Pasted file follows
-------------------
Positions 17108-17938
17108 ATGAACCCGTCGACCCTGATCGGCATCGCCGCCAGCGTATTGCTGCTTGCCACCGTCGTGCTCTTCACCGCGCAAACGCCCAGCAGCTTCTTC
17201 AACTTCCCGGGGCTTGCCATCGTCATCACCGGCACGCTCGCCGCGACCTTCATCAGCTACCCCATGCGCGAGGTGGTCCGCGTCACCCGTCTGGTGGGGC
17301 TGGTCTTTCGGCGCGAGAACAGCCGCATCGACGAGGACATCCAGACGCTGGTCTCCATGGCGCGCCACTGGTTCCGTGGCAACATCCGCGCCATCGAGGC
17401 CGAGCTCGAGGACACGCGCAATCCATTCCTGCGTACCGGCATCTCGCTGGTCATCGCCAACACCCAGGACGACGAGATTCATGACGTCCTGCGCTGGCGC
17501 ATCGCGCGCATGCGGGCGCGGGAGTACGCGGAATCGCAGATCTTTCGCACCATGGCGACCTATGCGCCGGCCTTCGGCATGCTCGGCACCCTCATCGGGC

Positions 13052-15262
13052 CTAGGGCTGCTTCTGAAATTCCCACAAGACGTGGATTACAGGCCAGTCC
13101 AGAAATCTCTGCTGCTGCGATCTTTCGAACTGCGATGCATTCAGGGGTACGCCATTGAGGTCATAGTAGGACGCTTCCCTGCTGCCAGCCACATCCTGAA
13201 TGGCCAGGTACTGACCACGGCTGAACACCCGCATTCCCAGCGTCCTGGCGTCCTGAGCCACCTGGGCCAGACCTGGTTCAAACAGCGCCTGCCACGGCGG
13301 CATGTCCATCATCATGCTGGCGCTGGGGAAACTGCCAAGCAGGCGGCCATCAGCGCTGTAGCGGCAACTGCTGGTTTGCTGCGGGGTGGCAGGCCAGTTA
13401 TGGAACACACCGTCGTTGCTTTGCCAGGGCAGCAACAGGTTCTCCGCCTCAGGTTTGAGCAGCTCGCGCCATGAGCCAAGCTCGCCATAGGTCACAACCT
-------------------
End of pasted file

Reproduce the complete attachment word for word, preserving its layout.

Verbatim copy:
Positions 17108-17938
17108 ATGAACCCGTCGACCCTGATCGGCATCGCCGCCAGCGTATTGCTGCTTGCCACCGTCGTGCTCTTCACCGCGCAAACGCCCAGCAGCTTCTTC
17201 AACTTCCCGGGGCTTGCCATCGTCATCACCGGCACGCTCGCCGCGACCTTCATCAGCTACCCCATGCGCGAGGTGGTCCGCGTCACCCGTCTGGTGGGGC
17301 TGGTCTTTCGGCGCGAGAACAGCCGCATCGACGAGGACATCCAGACGCTGGTCTCCATGGCGCGCCACTGGTTCCGTGGCAACATCCGCGCCATCGAGGC
17401 CGAGCTCGAGGACACGCGCAATCCATTCCTGCGTACCGGCATCTCGCTGGTCATCGCCAACACCCAGGACGACGAGATTCATGACGTCCTGCGCTGGCGC
17501 ATCGCGCGCATGCGGGCGCGGGAGTACGCGGAATCGCAGATCTTTCGCACCATGGCGACCTATGCGCCGGCCTTCGGCATGCTCGGCACCCTCATCGGGC

Positions 13052-15262
13052 CTAGGGCTGCTTCTGAAATTCCCACAAGACGTGGATTACAGGCCAGTCC
13101 AGAAATCTCTGCTGCTGCGATCTTTCGAACTGCGATGCATTCAGGGGTACGCCATTGAGGTCATAGTAGGACGCTTCCCTGCTGCCAGCCACATCCTGAA
13201 TGGCCAGGTACTGACCACGGCTGAACACCCGCATTCCCAGCGTCCTGGCGTCCTGAGCCACCTGGGCCAGACCTGGTTCAAACAGCGCCTGCCACGGCGG
13301 CATGTCCATCATCATGCTGGCGCTGGGGAAACTGCCAAGCAGGCGGCCATCAGCGCTGTAGCGGCAACTGCTGGTTTGCTGCGGGGTGGCAGGCCAGTTA
13401 TGGAACACACCGTCGTTGCTTTGCCAGGGCAGCAACAGGTTCTCCGCCTCAGGTTTGAGCAGCTCGCGCCATGAGCCAAGCTCGCCATAGGTCACAACCT